Should You Shoot Yours?


Good, usable revolvers in .38 S&W include:

British military top-break revolvers

Enfield (some mfg’d at Albion Cycle Works)
Webley Mk IV

Smith & Wesson models

Perfected Model (S&W’s last top break design)
.38 S&W chambered Victory, Military & Police (WWII British contract revolvers)
Regulation Police
Terrier
Model 11 (fat chance of finding one)
Model 32
Model 33

Colt models

New Police
Police Positive
Bankers' Special
Detective Special (some few were made in .38 S&W)
Official Police (a few produced on the eve of WW II for a British contract)
Model 1873 Single Action Army (Yeah, you saw right - a few were so chambered)

MODERN Harrington & Richardson top break models

Model 925/935 Defender (mfg’d from 1964 to1986-stay away from 19th century H&R’s)

Though I would shoot the 19th century Smith & Wesson break-open revolver to a limited extent I can’t recommend it to the Forum readership. Any other brand (and there are jillions of names) of these break-open revolvers should be retired to a display case. This includes the Belgian or other Continental European makes.

This modest cartridge may not be on the cutting edge of handgun technology but it played its own part in taming the American West and was in wide use throughout the world in bygone times. I confess to wishing that a few updated loads would be introduced for it but consider myself lucky that it is still loaded at all. If one owns a revolver chambered for the .38 S&W, give it some range time. Just for fun.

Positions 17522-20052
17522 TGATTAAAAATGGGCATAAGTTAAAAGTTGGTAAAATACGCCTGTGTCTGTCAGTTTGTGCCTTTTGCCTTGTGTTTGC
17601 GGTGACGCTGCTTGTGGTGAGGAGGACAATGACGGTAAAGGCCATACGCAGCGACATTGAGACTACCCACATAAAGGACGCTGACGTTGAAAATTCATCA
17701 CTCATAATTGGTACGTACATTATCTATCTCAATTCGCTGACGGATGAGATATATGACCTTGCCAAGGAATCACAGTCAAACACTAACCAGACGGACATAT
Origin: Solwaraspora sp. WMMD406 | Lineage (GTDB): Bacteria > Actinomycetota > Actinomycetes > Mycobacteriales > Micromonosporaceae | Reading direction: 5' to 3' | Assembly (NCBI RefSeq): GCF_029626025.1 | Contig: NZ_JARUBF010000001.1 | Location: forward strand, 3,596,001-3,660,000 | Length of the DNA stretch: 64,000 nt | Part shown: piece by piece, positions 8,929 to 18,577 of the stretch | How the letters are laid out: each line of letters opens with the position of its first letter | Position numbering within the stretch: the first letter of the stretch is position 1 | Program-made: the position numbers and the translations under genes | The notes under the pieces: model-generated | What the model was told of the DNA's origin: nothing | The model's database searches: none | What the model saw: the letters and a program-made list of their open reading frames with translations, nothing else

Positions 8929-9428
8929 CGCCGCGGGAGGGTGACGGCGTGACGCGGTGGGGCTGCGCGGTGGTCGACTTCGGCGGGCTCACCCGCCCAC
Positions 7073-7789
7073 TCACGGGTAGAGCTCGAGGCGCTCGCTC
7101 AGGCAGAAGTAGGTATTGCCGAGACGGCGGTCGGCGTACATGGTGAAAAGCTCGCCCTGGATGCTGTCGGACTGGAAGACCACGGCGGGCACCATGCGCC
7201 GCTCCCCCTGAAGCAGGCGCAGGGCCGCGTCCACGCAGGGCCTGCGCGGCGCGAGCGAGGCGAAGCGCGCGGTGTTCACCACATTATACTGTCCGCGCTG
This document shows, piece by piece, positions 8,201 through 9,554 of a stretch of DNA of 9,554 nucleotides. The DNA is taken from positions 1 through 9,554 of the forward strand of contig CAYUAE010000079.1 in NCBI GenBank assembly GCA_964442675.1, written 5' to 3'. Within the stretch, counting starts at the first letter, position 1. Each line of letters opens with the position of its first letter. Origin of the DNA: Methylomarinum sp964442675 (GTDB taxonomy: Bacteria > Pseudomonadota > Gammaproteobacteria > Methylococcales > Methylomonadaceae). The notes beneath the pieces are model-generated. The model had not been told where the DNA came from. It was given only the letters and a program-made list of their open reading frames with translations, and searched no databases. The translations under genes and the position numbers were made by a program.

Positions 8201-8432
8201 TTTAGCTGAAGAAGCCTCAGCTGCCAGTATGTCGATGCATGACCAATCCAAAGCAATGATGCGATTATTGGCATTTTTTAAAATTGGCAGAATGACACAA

Last edited by bmcgilvray; 02-26-2016 at 12:30 AM.
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Old 07-01-2013, 09:37 AM
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Several series of handloads were tested over the chronograph screens over a couple of hours late Saturday afternoon and a couple more hours late Sunday afternoon.

Loads were not uniformly tested in 10-round series due to constraints dictated by the supply of 200 grain bullets but rather were tested in 6 to 10 round series. Therefore standard deviations may be less than truly meaningful in all instances but they were calculated.

Cartridge cases used for these tests consisted primarily of Remington (R - P headstamped) nickel plated cases with one additional box of older Remington-UMC brass cases also used.

In all tests, the cartridge cases gave normal ejection and exhibited normal primers except for the heavy Unique and Herco load when fired in the Webley. A single pierced primer apiece for each load was observed. It was noted that the firing pin has some roughness that needs smoothing, nonetheless this could be an indication that pressure was straining things a bit.

Loading these long and heavy bullets in the .38 S&W is not for the careless handloader with haphazard habits and no attention to detail.

It was arbitrarily determined to disregard the recommended .38 S&W cartridge overall length of 1.20" when producing handloads using long 200 grain bullets. Measurements taken of factory loads proved even shorter, coming in at 1.170". If the seating die was adjusted to factory .38 S&W cartridge lengths in preparation to seat 200 grain bullets, then a compressed or near-compressed powder charge would result. Considering the range of fast-burning powders useful for handloading the .38 S&W, compressing a charge of powder with the bullet would very likely cause a high-pressure event to perhaps dismal conclusions if the resulting loaded cartridge was fired.